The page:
# Diffusion equation (derivation)

1. Dec 21, 2005

### Benny

Hi, I'm not understanding an example in my book. Can someone please shed some light on it?

> Derive the equation satisfied by the temperature $$u\left( {\mathop r\limits^ \to ,t} \right)$$ at time t for a material of uniform conductivity k, specific heat capacity s and density $$\rho$$. Express the equation in Catersian coordinates.

Let us consider an arbitrary volume V lying within the solid and bounded by a surface S (this may coincide with the surface of the solid if so desired). At any point in the solid the rate of heat flow per unit area in any given direction $$\mathop {\mathop r\limits^ \to }\limits^\^$$ is proportional to minus the component of the temperature gradient in that direction and so is given by $$\left( { - k\nabla u} \right) \bullet \mathop {\mathop r\limits^ \to }\limits^\^$$.

Since r has 3 components x,y,z then I understand that it is directed out of the volume. But what about u? Is it a function of 2 or 3 variables? u = u(r,t) = u(x,y,z,t) ? Certainly, if u is a function of 3 variables then it's gradient is directed out of the volume and then the above would make sense. Otherwise I don't really get what's going on here.

The total flux of heat out of the volume V per unit time is given by

$$- \frac{{dQ}}{{dt}} = \int\limits_{}^{} {\int\limits_S^{} {\left( { - k\nabla u} \right) \bullet ndS} }$$

$$= \int\limits_{}^{} {\int\limits_{}^{} {\int\limits_V^{} {\nabla \bullet \left( { - k\nabla u} \right)dV} } }$$

Ok this is just the divergence theorem...

where Q is the total heat energy in V at time t and n is the outward-pointing unit normal to S.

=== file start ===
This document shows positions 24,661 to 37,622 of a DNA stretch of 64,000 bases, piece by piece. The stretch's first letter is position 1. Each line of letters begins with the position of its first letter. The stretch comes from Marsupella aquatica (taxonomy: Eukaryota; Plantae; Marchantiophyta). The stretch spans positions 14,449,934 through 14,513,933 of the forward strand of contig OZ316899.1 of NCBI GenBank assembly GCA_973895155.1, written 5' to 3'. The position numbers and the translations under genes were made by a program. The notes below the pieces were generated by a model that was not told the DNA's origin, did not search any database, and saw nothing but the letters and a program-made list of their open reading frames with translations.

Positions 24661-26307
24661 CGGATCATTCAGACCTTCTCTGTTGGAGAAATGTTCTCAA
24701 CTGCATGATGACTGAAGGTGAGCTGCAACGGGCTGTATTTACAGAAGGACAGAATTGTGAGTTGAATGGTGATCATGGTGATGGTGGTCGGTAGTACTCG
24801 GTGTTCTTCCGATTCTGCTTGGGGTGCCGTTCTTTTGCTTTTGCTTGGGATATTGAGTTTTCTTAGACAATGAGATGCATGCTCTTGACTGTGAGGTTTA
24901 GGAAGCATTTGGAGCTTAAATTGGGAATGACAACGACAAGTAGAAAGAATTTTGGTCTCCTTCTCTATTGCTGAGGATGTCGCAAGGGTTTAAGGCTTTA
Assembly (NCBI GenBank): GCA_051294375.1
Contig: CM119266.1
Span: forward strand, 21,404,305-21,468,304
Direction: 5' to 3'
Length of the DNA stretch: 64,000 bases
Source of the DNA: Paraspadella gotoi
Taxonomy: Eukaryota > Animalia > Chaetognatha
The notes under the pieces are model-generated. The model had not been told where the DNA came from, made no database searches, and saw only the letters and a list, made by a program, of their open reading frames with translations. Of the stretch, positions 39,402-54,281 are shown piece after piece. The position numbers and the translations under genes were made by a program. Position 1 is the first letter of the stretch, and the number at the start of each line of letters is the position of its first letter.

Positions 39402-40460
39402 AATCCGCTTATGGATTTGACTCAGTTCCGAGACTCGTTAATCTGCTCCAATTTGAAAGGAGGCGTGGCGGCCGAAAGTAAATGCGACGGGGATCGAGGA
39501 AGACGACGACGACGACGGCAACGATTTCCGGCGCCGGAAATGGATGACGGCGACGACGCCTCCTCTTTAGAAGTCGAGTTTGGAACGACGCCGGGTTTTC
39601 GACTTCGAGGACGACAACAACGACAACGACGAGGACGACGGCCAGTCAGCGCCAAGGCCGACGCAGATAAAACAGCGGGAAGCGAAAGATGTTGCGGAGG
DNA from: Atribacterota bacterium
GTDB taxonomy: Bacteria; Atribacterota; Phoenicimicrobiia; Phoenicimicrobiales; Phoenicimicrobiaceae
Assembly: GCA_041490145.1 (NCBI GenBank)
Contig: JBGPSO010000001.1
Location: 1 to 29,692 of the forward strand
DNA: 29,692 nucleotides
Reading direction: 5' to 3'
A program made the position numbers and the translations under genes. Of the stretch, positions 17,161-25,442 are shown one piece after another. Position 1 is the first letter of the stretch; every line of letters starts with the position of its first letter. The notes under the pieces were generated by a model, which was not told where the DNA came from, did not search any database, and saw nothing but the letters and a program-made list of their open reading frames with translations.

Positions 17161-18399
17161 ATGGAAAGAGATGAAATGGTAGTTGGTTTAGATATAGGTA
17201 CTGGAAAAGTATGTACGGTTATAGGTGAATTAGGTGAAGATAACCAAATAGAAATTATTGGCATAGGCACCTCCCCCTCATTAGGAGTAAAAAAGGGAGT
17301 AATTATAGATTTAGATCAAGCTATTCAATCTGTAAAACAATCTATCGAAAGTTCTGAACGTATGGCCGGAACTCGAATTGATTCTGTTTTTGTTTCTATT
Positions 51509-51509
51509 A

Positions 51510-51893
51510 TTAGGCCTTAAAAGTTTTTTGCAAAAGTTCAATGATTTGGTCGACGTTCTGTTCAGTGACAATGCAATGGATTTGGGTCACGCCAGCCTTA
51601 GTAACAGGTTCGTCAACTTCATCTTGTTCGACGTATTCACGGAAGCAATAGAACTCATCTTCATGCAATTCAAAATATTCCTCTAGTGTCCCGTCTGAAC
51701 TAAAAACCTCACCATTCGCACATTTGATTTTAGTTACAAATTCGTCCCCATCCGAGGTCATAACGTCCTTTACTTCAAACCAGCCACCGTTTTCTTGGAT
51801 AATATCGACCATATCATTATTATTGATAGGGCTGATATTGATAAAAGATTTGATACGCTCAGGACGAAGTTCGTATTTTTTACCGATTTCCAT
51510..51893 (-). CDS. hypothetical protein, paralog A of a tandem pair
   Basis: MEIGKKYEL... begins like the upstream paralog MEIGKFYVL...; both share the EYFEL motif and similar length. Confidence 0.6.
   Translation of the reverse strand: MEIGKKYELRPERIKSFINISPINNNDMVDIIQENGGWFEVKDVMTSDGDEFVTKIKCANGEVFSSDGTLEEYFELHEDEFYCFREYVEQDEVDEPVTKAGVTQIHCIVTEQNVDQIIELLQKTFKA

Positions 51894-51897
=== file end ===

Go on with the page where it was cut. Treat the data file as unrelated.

We can also express Q as a volume integral over V,

$$Q = \int\limits_{}^{} {\int\limits_{}^{} {\int\limits_V^{} {s\rho udV} } }$$

and its rate of change is given by:

$$\frac{{dQ}}{{dt}} = \int\limits_{}^{} {\int\limits_{}^{} {\int\limits_V^{} {s\rho \frac{{\partial u}}{{\partial t}}} dV} }$$

I don't understand this bit. I know that it's got something to do with differentiating inside the integral. However, I can't think of a suitable formula to apply to this situation to carry out the differentiation. The only relevant things which come to mind apply to single integrals - not sure if there is an equivalent for a triple integral.

Comparing the two expression for dQ/dt and remembering that the volume V is arbitrary, we obtain the three-dimensional diffusion equation

$$\kappa \nabla ^2 u = \frac{{\partial u}}{{\partial t}}$$

Where kappa k is a suitable constant.

I'm not sure what's been done in this step either. It looks like they've just taken the two expressions for dQ/dt, integrated with respect to t but that doesn't really seem to make sense. I also have no idea as to how an arbitrary volume allows the last step to be performed. Wouldn't the expressions for the volume integrals differ depending on limits of integration?

Any explanations are appreciated, thanks.

Edit: The formatting is a little hard to read. -_-

Last edited: Dec 21, 2005
2. Dec 22, 2005

### Tom Mattson

Staff Emeritus

You yourself said that $u=u(\vec{r},t)$. Since the argument $\vec{r}$ is a vector, then yes $u=u(x,y,z,t)$.

Yes, they transported the differentiation operator inside the triple integral. It only acts on $u$ because that's the only factor in the integrand that depends on time. And the total derivative operator changed to a partial derivative operator because the derivative operator inside the integrand acts on a function of several variables, whereas outside it acts on a function of only one variable, namely $t$.

Yes, they compared the two expressions for $\frac{dQ}{dt}$, and then set the integrals equal. Since the integrals are equal for arbitrary volumes it means that the integrands must be equal, and so they simply set them equal to obtain the PDE.

If you want your LaTeX to be in a sentence, then replace the tex tags with itex (inline tex) tags.

3. Dec 22, 2005